5. Avoid driving in the snow. Even the most experienced snow-veteran can get in an accident. No matter your skill, there are factors you cannot control. Ice, unexpected precipitation, and less skilled drivers can cause accidents, no matter how careful you are.

6. Helmets are your friend. Whether it’s a snowball fight, skiing, sledding, or iceskating, protecting your head is your #1 priority. If you get a concussion, you won’t always know it. Exercising in freezing temperatures is dangerous enough without a concussion, and a concussion is bad news no matter what you’re doing. Hitting your head on ice is just as dangerous as hitting the pavement, with the added likelihood to slip and fall. Helmets are also a great way to insulate your head, and regulate your body temperature! Having a well-fitting helmet literally saves lives.

7. Heat your home responsibly. It may seem obvious, but don’t use kerosene, propane, or other open-flame heaters indoors. People die every year from fires and carbon monoxide, despite warnings and education. Also, don’t leave a space heater on in a room you aren’t in. This is even more important if you have pets or children. Space heaters sometimes come with an automatic shut-off if they are tipped, but it is not an industry standard, so be aware of your heaters. No matter how you heat your home, install smoke detectors and carbon monoxide detectors throughout your home. It is absolutely possible for your vents to freeze, making a dryer into a carbon monoxide machine, or a giant electric heater. Check your vents, but make sure a carbon monoxide detector is located in the laundry room as a safeguard.

8. Decorate your home responsibly. String lights and electric lawn decorations generate heat. They also use a lot of electricity, so make sure you don’t have too many plugged in. Electrical fires are bad news, and if they start outside your home, they can cause serious structural damage before you even know something’s wrong. Turn off your lights when you leave or go to bed.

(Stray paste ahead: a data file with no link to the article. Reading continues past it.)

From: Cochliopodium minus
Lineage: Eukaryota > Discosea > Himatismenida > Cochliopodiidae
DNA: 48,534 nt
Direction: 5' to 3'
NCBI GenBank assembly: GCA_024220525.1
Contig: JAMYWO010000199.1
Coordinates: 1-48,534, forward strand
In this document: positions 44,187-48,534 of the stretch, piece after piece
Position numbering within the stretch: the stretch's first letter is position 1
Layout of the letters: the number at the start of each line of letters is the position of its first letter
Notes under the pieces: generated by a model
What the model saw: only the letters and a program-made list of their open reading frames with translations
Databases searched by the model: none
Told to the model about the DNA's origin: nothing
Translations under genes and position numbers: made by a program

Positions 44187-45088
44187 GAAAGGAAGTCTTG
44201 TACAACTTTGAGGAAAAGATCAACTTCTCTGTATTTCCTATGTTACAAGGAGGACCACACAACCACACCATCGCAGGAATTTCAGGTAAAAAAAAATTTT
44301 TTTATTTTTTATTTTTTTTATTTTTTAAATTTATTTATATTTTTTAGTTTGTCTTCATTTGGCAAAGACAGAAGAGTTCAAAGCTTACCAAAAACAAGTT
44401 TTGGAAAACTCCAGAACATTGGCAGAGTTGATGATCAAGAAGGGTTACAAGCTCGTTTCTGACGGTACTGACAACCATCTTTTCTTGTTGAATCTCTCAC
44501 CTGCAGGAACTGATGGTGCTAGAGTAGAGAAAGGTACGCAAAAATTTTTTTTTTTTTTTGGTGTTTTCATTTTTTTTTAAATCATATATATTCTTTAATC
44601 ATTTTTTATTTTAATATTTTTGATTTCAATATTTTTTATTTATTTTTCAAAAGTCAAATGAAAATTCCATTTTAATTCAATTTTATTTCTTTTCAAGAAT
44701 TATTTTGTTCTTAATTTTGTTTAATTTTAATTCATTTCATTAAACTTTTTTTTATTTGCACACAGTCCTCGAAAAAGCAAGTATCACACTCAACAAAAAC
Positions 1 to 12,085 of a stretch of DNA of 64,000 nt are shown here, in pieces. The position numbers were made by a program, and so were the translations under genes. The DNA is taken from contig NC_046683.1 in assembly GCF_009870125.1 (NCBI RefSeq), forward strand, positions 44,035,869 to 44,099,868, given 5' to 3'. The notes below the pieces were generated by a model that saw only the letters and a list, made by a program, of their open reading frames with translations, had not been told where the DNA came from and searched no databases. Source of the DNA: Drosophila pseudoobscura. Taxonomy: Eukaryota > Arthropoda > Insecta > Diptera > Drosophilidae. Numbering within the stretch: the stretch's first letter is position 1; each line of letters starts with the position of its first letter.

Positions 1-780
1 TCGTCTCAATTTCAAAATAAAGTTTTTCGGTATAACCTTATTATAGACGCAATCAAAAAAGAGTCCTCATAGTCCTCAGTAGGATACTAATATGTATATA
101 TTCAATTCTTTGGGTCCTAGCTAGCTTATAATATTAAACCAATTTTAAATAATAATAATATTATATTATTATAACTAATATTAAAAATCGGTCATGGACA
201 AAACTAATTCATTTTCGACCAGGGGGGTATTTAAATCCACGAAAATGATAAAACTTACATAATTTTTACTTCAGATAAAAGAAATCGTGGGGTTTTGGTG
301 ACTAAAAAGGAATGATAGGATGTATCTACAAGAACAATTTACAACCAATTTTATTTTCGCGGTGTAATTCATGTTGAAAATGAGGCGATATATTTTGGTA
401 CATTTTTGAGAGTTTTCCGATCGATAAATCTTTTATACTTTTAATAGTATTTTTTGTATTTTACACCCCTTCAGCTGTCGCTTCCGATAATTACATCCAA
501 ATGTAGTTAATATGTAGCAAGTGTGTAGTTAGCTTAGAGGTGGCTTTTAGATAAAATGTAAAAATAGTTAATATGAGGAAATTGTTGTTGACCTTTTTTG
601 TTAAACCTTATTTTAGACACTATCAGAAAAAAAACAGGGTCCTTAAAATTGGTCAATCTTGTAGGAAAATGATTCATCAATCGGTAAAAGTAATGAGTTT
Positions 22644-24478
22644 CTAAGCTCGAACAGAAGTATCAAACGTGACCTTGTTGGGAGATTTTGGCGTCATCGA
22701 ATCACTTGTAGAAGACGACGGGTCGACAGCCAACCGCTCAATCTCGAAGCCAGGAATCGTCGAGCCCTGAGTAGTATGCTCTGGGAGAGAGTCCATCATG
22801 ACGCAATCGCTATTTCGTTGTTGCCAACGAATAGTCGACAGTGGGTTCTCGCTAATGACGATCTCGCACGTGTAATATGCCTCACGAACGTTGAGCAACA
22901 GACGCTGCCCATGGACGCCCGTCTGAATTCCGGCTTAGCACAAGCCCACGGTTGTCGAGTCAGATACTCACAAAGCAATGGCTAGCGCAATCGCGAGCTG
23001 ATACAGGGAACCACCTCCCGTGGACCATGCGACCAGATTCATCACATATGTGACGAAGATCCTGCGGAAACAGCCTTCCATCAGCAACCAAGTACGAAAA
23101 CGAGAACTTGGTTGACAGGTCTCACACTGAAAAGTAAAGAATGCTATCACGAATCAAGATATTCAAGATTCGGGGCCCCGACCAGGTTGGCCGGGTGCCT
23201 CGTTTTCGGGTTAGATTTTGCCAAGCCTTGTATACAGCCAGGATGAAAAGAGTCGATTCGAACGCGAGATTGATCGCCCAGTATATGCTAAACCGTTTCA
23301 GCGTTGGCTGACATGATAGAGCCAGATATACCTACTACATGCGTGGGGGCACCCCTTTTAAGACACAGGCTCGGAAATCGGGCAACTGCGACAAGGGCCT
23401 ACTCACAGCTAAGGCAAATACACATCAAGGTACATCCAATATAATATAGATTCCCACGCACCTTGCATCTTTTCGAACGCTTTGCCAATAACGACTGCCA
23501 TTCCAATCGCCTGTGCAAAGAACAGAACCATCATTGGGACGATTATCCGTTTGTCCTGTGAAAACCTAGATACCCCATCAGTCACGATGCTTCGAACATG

http://www.torange.us/Backgrounds-textures/Beautiful-Christmas-candle-24633.html (CC BY 4.0)
(CC BY 4.0)

9. Avoid open flames of all kinds. When using your fireplace, keep a grate or metal curtain in front, to protect your kids, pets, walls, and carpet from flames and cinders. Candles should be out of reach, and in a secure location. Putting a menorah or other candle displays in windows can set fire to curtains, and cats don’t understand that their favorite sunning place is off-limits. And please, no matter how many times your grandparents did it, don’t put lit candles on the Christmas tree. Dried out, slowly dying trees are little more than kindling, no matter how you’ve decorated them. Many artificial trees are not flammable, but some will go up just as fast as a real tree.

10. Check on friends, family, and neighbors regularly. It’s not your job to keep everyone else safe, but checking in with folks can save a life when something goes awry. Some elderly folks don’t feel the cold keenly, and don’t realize when the temperature of their home is too low. Other folks just make mistakes. Keep in touch for everyone’s safety.

We hope these tips keep your family a little more safe this year. Please share your winter safety tips in the comments!